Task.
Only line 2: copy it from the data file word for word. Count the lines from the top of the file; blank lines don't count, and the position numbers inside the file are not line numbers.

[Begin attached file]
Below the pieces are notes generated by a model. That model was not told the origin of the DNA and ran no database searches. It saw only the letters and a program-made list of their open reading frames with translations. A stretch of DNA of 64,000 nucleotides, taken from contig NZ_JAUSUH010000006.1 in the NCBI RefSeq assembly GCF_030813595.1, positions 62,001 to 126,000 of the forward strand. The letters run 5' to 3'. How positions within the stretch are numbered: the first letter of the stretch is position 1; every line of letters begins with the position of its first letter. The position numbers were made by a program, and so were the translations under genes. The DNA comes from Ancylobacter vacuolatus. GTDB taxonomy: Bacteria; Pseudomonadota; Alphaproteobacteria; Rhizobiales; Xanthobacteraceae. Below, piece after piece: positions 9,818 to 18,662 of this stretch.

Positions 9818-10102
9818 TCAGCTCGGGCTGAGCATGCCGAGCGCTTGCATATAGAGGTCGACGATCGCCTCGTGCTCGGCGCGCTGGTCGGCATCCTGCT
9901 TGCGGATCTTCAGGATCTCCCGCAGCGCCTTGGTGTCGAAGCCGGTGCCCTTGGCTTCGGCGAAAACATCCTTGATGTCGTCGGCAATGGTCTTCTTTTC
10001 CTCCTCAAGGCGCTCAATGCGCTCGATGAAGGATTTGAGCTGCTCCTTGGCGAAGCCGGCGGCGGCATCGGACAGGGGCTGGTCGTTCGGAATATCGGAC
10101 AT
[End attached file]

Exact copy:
Positions 9818-10102